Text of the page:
Belgium is Design – a joint venture between Design Flanders, Wallonia-Brussels Design Mode, MAD Brussels, Wallonia Invest & Export and Brussels Invest & Export – will once again highlight Belgian creativity during the Salone in Milan.
To celebrate the 10th anniversary of the Designer of the Year Award, all previous and current designers of the year present their latest designs in a joint expo. The exhibition will highlight the specific characteristics of Belgian design, emphasising the original approach these 10 designers have in common. The prestigious Academia di Belle Arti di Brera is the perfect location to confront these designers with each other, and with the rich historic background of the building itself.
One of the designers is Alain Berteau, designer of the year 2006.
1. How would you describe what you do?
I design. I mostly work on furniture, equipment and some buildings, but I also do a lot of branding and product strategies. And on the side I also teach a little bit.
2. At what time do you start your day and what’s the thing you do first?
I get up at 6am, to have breakfast with my “early bird” younger daughter.
3. What is the reason you started doing what you do? What makes you so passionate about it?
I’m passionate about what I do because I couldn’t imagine myself doing something else. Rilke was right: don’t do it if you could consider doing anything else.
I just can’t think of any other occupation that would please me as much. It all came very natural, even when I was a child I was always drawing, sketching, crafting …
The famous Henri James formula is also a relevant answer: We work in the dark – we do what we can – we give what we have. Our doubt is our passion, and our passion is our task. The rest is the madness of art. You don’t work well in this field until you understand its complete vacuity – we design chairs, we don’t save lives, it’s not important – and then you try to put some intensity in it, to make it meaningful again.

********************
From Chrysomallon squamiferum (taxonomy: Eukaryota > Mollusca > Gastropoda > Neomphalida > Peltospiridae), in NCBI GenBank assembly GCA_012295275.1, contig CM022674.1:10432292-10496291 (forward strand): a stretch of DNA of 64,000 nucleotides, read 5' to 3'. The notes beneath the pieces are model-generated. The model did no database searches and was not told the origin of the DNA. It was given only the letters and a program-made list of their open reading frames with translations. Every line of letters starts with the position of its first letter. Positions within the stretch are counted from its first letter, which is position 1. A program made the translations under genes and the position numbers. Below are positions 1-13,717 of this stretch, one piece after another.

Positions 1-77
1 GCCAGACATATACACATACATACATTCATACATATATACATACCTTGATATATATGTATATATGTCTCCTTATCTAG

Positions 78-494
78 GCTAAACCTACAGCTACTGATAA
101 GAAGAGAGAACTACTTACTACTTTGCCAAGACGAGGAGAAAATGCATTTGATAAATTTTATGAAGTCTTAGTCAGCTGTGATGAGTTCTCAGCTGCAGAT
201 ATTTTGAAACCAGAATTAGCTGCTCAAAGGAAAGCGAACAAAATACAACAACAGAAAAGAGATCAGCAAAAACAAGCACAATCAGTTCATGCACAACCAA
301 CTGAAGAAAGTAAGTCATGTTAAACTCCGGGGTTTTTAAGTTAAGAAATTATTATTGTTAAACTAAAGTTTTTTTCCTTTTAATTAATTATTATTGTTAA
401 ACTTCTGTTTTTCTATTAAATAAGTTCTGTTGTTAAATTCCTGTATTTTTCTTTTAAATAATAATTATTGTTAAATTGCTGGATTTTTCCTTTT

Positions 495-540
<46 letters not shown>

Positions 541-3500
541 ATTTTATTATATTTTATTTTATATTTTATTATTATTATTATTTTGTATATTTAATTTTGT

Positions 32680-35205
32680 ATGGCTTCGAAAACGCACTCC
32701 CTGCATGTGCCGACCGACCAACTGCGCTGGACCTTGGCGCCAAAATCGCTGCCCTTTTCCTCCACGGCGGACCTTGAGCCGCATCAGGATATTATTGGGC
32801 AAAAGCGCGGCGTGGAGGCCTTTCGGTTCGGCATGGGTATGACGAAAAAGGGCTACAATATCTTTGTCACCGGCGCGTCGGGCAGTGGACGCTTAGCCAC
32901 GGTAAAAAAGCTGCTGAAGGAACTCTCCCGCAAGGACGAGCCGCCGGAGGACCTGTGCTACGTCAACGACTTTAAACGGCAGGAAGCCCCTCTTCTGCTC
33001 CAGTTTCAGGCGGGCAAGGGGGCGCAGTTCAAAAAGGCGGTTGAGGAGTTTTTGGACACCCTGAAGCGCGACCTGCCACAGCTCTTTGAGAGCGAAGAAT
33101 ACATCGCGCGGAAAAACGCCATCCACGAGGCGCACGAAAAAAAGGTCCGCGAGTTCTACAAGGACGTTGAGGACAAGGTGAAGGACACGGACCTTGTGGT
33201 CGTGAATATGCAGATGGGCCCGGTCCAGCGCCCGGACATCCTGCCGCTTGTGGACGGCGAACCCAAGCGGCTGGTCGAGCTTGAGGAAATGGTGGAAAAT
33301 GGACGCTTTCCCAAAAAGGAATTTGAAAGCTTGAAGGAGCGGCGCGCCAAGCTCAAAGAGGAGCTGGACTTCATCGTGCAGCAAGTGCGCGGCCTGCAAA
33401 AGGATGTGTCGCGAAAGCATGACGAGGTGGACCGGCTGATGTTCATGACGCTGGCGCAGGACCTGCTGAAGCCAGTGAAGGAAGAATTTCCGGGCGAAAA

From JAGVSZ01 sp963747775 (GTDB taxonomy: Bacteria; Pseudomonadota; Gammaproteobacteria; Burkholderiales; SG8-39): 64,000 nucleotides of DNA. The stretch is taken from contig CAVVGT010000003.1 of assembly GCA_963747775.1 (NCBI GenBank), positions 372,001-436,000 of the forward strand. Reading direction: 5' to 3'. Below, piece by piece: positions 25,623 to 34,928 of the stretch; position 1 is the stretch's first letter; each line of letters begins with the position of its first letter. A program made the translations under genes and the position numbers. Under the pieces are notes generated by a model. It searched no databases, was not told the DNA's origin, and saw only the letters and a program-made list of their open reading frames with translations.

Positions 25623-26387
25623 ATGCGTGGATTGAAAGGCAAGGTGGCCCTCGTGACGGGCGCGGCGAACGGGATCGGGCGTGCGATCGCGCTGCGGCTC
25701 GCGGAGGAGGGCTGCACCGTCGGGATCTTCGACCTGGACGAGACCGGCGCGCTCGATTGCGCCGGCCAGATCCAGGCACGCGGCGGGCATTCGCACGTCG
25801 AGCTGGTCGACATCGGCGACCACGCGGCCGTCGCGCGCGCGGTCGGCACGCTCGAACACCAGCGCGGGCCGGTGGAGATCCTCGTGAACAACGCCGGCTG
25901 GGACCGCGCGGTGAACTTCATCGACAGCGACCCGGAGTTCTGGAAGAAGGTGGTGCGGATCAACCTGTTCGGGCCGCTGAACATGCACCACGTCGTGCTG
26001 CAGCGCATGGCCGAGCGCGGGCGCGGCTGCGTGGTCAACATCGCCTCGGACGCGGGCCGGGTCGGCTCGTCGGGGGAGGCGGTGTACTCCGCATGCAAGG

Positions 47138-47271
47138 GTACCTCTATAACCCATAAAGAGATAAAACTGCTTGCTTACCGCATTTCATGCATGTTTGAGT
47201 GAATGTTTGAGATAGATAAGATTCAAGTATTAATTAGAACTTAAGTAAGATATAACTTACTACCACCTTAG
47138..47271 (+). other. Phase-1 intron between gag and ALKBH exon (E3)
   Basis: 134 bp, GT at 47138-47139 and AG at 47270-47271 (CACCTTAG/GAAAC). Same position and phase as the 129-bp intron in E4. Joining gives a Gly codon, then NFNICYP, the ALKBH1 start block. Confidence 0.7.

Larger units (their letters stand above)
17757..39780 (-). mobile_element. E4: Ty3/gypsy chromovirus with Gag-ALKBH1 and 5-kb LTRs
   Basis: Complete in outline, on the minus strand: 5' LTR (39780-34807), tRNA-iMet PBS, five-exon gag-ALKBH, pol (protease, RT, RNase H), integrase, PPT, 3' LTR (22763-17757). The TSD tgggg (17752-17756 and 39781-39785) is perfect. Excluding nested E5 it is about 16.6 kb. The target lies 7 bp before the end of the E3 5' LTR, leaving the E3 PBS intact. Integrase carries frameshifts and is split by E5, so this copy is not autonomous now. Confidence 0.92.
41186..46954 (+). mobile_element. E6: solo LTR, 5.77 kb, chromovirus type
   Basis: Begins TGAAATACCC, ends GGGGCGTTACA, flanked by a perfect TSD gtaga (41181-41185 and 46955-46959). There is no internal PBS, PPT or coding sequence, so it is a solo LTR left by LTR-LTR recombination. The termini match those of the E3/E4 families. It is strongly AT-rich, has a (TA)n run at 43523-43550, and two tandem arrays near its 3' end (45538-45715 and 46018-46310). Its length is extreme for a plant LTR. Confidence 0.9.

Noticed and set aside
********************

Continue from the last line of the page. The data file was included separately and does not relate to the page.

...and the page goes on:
4. What or who is your source of inspiration?
Design is about observation, looking for improvement and relevance. It’s not about style. That’w what daily life is a big source of inspiration for me. I am very inspired by how people behave, and by thinking about human needs. If there is something missing that might change people’s behaviour, that is what I want to come up with. Uncomfortable situations are a problem that I want to solve through my designs.
Poorly made products are another source of inspiration. I want to find a way to make them better.
5. Which is your all time favorite design?
The Taccia lamp from Castiglioni. Followed by the Eames Aluminium group, Charlotte Perriand shelves, and the Marcel Breuer plywood chaise longue for Isokon.
6. Do you think you’ll keep walking down this path in the future or do you have other creative calls?
I will continue in a quieter but intensive way. I still have so many ideas that are waiting to be developed.
7. Which piece of work would you consider your very own masterpiece?
It is a brand new folding chair collection, which is still in development at the moment. The collection is so simple and yet so extremely innovative at the same time. It’s all about convenience, about making things easier for people.
8. If you had a time machine, in what year would you be living?
I would like to be transported to 1964 because of jazz and rock music. And also because of the arts and design of that time, and the clothes, movies and literature. To quote Bill Evans, I would like to live in the sixties for “total freedom with responsibility”.
9. Cookies and milk, or chips and soda?
Oysters, bread and good wine. Can’t beat that, and life is short.
10. If you could give yourself one single piece of advice before you started this adventure, what would it be?
Always trust your instinct.